It is clear: in our individual behavior and our collective track record, we are losing touch with our humanity, giving up our own power and handing it over to leaders who have no capacity for constraint and self-regulation. We thoughtlessly hand our kids over to schools that lock them in for their entire childhood--believing in a system that impacts their minds with an institutional pedagogy that emulates the now-banned Chinese foot binding. To make children smart, we lock them into learning factories when what they need is the freedom to be themselves in learning habitats.

What does the creatively rich and tax-empowered modern mind think is smart and appropriate? Drones--a technology that will one day be copied by other smart scientists and engineers to be used against us in an ever-ratcheting spiral of creative endeavor. We ignore at our peril the opportunity to create healthy minds that can naturally be inclined to contribute and solve problems, and instead herd their owners into old debt-creating paradigms and life-crushing dreams of success called state mandated and state-sponsored Education.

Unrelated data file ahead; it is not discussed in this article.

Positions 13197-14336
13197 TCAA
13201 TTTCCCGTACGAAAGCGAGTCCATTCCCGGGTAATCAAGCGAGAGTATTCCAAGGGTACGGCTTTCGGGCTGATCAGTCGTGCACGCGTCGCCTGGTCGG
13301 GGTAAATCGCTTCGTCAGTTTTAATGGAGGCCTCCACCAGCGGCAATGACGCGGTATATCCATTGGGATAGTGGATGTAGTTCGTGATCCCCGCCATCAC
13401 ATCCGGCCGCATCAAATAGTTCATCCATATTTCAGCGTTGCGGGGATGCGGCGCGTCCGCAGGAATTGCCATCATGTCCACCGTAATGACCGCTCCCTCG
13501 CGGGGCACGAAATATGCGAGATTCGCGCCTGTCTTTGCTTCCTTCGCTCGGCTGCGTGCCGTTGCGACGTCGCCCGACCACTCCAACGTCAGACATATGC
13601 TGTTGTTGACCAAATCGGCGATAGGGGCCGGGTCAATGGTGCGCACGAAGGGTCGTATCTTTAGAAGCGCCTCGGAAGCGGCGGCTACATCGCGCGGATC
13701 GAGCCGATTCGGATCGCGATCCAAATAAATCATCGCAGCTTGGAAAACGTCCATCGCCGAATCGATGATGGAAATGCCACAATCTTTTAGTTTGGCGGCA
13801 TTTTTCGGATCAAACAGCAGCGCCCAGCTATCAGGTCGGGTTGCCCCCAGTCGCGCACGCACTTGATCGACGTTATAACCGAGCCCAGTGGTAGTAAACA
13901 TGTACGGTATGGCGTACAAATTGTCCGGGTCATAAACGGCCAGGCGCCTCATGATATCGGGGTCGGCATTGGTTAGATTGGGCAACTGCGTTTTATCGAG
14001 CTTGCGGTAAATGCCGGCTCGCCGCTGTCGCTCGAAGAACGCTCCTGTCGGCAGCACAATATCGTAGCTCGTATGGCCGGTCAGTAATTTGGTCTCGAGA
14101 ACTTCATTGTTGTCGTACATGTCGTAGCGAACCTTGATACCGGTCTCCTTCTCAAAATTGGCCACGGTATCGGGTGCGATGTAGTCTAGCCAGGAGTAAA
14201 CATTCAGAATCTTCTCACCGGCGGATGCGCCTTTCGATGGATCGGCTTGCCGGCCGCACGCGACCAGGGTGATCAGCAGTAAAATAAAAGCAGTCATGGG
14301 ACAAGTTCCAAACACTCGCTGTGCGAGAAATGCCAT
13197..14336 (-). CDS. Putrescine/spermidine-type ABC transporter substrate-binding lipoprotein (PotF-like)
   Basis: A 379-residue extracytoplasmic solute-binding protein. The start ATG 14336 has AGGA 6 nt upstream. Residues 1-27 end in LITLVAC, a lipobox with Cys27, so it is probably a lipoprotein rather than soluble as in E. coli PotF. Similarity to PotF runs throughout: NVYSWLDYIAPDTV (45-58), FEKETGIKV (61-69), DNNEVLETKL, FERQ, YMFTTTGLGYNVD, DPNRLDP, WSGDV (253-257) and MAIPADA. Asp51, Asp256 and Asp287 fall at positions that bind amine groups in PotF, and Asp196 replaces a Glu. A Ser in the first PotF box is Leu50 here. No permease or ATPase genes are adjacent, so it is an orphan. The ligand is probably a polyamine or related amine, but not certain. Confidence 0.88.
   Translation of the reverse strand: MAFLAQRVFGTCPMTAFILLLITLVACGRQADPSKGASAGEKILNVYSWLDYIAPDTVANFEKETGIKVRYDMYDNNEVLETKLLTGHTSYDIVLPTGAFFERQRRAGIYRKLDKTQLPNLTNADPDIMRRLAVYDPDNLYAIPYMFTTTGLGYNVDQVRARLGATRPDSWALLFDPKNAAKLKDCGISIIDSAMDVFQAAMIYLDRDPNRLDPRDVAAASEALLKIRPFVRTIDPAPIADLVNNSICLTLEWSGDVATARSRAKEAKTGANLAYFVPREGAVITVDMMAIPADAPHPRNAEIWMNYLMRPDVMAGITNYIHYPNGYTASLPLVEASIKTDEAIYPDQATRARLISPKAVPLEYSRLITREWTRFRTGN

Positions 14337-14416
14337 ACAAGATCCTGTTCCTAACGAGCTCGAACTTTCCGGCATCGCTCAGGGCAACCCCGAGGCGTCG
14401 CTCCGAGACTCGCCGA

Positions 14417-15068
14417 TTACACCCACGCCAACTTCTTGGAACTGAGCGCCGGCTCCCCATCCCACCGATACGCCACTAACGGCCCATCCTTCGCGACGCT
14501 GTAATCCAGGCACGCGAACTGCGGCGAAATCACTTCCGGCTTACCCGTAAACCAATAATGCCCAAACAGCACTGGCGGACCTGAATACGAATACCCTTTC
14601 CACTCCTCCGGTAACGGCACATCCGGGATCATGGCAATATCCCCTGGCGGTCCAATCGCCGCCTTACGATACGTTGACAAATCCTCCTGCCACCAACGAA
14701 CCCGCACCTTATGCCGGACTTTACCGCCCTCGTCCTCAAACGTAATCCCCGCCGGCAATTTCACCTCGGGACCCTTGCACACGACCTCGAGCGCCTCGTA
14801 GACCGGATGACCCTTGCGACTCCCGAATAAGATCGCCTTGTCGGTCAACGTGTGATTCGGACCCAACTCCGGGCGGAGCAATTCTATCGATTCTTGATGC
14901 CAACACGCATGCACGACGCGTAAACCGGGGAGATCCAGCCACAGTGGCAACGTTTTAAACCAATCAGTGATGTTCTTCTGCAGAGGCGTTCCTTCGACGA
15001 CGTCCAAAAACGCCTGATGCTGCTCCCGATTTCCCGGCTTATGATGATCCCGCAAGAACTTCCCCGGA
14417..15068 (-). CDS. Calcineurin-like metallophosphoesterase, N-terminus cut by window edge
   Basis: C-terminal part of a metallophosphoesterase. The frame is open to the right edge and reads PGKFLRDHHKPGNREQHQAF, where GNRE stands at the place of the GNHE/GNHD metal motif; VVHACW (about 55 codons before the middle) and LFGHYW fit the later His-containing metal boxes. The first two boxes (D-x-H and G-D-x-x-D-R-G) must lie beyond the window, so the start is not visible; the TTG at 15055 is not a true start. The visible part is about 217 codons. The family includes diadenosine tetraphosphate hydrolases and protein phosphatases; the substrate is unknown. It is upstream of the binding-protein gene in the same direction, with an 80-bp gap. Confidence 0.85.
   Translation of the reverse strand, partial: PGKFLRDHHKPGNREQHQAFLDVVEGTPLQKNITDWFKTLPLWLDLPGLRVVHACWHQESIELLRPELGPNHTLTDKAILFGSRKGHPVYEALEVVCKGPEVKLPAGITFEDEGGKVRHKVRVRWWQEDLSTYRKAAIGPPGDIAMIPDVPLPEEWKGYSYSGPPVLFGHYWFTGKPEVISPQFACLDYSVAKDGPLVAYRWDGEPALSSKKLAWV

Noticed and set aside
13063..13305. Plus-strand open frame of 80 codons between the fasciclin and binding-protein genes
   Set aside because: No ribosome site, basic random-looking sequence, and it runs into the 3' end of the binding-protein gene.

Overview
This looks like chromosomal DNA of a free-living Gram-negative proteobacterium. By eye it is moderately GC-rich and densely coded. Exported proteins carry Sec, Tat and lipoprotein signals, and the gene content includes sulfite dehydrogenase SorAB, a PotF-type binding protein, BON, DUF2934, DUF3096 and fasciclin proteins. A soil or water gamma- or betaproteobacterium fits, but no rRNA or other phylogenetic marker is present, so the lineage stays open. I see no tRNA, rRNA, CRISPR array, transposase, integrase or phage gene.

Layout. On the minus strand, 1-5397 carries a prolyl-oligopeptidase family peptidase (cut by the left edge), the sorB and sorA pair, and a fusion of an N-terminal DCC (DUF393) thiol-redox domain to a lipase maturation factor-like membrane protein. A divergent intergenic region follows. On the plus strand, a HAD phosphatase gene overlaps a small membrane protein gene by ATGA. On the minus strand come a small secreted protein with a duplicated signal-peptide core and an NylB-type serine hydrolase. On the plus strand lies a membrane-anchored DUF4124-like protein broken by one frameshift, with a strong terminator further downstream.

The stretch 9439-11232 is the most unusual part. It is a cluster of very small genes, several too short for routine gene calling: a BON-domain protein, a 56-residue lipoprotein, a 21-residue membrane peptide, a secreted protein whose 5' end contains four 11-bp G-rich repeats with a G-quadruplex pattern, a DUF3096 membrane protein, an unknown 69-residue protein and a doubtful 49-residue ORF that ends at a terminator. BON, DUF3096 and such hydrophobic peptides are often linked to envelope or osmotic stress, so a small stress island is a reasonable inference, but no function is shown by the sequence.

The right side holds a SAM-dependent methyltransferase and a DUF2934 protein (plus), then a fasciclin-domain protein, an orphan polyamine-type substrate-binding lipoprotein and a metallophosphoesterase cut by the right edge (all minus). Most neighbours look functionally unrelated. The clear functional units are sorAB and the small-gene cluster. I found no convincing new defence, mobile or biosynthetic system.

We can only hope that the human mind still has the will to build great things---not costly, resource-consuming buildings and entertainment empires--but a world that hums on sustainability, mutually beneficial relationships, fair play, common sense economics, and life-affirming principles such as play which can help guide us forward. The best creative work of the brain may yet be solutions that help us outsmart our own self-made gatekeepers,prisons, and controlling institutions--based on the mindless mindsets that diminish and imperil our planetary family.